The book " A history of the BW in the Great War edited by Major General AG Wauchope has him listed in a number of pages of the 1st Bn the Black Watch as well as battles at LOOS 1915 , THE LYS 1918

    My copy of the Scottish National war memorial at the Edinburgh castle shows that Black Watch roll of honour:

    Cooke , Denys Capt , kia 18 .4. 1918 , 3rd Bn BW (attach 1st Bn BW ) .

  6. #16
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    Re: Pat Visits the Kirk in Pitlochry

    Patrick - Watson-Watt was a Brechin man born and bred and if I remember I believe there is some information on him in the museum in brechin.

  7. #17
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    Re: Pat Visits the Kirk in Pitlochry

    Hi Eck

    Yes Watson - Watt was born in Brechin and I remember back in the 1950s the Arbroath lifeboat that capsized killing all but one of the crew had a Watson -Watt engine in them then. Sir Robert Watson - Watt was a relative of James Watt of engineering fame of many years ago I seem to remember . The Brechin Museum is being refurbished at present so is closed and there is also a committee raising money for a Watson - Watt Memorial in Brechin but its not a statue or anything like that on the drawings but I think its to do with his radar invention .

  8. #18
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    Photo of Denys Cooke

    Quote Originally Posted by simont View Post
    Captain Denys Cook was my wife's great uncle. We visited the Kirk in July this year and were warmly welcomed by the Church Warden (ess). We have a picture of Denys outside the Kirk in his Black Watch uniform. (Would like to upload it, but don't know how) If anyone knows more about Denys we would be very interested to hear from them. We have a collection of his letters from the War. He left the Intelligence Unit where he had been working (his Alsace-linked family the De Turckheims, meant that he spoke English, French and German fluently) and went into the front line in early 1918. He writes of the "many mistakes that we are making" in respect of Intelligence assessments. We can only presume that he became disenchanted with the upper class donkeys running the show. He was killed at Givenchy in April 1918.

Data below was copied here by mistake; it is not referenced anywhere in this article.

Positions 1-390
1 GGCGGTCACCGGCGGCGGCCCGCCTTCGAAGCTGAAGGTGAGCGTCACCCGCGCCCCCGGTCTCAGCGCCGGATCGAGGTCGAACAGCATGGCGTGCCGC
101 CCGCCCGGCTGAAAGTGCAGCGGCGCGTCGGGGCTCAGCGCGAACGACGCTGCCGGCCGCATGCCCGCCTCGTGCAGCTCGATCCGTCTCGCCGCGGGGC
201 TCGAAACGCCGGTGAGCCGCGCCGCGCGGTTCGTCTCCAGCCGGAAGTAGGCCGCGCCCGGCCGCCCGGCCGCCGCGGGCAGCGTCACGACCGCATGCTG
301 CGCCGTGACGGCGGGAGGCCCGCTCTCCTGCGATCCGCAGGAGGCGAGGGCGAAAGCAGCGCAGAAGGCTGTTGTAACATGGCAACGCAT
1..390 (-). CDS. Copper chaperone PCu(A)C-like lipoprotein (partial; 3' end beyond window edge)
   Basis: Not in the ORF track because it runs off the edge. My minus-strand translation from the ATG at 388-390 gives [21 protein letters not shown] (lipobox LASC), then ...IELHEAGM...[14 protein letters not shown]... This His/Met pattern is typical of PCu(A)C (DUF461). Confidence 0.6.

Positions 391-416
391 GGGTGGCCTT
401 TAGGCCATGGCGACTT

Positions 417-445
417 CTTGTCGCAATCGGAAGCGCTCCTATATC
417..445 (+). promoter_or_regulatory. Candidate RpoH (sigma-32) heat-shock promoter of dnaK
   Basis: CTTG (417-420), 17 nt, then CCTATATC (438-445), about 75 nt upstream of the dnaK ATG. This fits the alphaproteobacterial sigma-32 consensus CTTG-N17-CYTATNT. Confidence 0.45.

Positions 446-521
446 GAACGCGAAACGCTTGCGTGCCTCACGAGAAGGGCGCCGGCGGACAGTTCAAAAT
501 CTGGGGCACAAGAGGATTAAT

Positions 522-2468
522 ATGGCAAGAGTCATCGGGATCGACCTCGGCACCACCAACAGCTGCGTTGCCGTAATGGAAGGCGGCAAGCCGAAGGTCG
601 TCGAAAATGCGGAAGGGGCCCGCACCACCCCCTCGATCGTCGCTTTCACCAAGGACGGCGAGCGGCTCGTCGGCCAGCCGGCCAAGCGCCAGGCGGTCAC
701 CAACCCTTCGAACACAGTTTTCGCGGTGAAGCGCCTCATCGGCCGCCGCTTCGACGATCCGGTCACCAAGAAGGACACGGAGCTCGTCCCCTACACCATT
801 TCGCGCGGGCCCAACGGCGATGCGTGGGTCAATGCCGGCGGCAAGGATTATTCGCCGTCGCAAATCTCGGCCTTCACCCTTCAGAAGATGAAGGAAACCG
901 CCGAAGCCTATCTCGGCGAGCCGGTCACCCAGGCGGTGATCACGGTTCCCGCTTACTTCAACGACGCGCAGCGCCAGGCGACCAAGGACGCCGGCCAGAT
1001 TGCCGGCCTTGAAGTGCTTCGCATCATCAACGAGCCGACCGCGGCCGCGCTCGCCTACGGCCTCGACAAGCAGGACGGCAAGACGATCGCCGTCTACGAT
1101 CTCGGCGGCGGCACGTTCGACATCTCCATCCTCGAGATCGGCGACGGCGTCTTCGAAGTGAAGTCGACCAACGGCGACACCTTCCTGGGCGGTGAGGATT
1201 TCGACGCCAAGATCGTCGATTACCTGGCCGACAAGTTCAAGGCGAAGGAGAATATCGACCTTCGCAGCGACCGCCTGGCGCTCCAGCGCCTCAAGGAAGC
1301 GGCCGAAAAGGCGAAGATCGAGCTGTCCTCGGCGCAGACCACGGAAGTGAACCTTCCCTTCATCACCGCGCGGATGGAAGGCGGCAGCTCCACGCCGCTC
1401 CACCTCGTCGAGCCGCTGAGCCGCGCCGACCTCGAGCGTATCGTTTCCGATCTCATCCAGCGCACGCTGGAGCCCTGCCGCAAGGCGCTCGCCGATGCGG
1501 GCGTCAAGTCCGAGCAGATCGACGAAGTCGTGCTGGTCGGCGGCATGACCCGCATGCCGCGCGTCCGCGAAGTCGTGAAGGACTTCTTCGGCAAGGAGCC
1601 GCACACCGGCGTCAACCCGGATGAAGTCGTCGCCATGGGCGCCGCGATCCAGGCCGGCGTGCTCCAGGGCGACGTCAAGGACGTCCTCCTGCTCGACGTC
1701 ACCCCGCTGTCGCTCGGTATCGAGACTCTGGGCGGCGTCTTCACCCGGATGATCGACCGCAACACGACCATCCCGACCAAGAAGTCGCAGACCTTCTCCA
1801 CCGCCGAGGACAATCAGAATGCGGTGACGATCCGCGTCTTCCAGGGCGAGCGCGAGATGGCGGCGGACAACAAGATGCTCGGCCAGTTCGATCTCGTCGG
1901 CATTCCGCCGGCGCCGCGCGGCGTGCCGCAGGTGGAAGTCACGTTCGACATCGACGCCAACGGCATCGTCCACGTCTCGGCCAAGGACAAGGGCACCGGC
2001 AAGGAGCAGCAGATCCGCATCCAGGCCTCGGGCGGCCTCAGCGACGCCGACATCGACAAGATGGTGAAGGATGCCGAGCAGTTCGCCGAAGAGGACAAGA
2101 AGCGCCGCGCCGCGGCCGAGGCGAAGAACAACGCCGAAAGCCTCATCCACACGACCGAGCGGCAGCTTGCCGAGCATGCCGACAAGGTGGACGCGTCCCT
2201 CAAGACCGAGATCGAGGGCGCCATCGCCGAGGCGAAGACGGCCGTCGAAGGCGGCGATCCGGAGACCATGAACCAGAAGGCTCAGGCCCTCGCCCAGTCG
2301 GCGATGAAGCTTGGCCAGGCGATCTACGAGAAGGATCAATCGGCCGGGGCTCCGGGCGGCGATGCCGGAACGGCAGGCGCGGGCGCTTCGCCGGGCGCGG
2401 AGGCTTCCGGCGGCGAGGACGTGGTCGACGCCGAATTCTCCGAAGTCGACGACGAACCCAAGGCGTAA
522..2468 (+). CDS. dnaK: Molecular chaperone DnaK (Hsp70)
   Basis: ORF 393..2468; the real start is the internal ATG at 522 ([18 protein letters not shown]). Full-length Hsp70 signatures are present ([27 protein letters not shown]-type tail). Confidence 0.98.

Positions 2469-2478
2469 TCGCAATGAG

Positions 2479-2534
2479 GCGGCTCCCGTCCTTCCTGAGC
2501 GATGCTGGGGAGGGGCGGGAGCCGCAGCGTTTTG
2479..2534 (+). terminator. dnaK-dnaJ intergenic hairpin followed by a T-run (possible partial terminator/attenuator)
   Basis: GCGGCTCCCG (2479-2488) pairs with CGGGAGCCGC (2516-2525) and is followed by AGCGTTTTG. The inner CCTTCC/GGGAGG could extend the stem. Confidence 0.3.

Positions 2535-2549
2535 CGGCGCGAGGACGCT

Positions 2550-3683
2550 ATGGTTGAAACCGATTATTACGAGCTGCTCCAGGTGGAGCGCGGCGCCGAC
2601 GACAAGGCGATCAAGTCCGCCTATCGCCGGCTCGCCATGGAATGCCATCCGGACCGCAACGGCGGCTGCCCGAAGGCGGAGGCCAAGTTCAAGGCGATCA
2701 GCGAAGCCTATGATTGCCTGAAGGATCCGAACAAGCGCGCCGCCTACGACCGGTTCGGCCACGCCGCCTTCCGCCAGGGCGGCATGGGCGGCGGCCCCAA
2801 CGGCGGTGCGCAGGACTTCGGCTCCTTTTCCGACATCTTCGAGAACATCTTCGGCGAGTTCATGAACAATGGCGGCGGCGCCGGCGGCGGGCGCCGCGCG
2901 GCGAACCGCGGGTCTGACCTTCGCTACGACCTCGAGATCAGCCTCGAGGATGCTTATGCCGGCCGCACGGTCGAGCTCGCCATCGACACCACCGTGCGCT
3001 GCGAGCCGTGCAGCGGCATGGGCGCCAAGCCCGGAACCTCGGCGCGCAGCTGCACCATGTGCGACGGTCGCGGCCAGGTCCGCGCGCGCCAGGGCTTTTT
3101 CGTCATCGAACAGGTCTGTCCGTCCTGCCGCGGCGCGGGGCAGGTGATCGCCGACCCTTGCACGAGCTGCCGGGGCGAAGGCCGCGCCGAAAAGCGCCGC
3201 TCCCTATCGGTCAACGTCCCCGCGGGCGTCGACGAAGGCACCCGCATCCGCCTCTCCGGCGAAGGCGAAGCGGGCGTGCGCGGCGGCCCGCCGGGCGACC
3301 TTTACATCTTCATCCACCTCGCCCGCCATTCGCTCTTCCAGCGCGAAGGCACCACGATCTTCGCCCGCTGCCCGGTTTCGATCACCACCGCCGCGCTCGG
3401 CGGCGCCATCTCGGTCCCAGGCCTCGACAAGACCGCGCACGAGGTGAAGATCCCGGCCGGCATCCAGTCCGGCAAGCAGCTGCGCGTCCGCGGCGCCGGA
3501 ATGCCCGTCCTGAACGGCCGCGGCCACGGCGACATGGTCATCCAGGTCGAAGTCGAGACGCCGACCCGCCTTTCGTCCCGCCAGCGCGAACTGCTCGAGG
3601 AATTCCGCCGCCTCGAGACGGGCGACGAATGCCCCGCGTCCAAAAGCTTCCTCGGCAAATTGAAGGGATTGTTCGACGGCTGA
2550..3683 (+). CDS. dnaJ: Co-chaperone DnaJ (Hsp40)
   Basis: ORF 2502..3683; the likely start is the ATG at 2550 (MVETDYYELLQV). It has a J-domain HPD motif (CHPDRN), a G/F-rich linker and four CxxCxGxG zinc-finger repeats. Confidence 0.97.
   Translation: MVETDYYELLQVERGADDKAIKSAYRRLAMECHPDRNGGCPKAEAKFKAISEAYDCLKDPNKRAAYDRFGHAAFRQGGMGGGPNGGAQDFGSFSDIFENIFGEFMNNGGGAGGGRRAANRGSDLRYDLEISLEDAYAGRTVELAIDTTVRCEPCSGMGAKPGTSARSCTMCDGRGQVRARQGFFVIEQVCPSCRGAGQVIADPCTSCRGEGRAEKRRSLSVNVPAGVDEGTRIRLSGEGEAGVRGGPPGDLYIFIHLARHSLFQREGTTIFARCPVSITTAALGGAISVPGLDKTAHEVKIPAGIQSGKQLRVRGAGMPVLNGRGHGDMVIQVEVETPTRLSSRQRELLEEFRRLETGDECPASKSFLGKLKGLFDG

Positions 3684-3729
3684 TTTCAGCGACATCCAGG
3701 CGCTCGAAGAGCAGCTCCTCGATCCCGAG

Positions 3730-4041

It would be good to see the photo of Captain Cooke outside the church,there is a photo of him on du Ruvignys Roll of Honour Volume 4 but its a very dark picture.

  9. #19
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    Great pictures Pat, I was interested to see two Canadians listed on the memorial, will have to see what I can dig up on them from here.

    Bob Little
    God Bless "The Watch" Now And Forever

  10. #20
    Senior Member TamDrummond's Avatar
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    Incredible Photos ,
    Yours Aye
    Tam .
    War does not decide who is right , only who is left.

    Tam Drummond
    Former Musician in the 1st Bn The Black Watch (Royal Highland Regiment )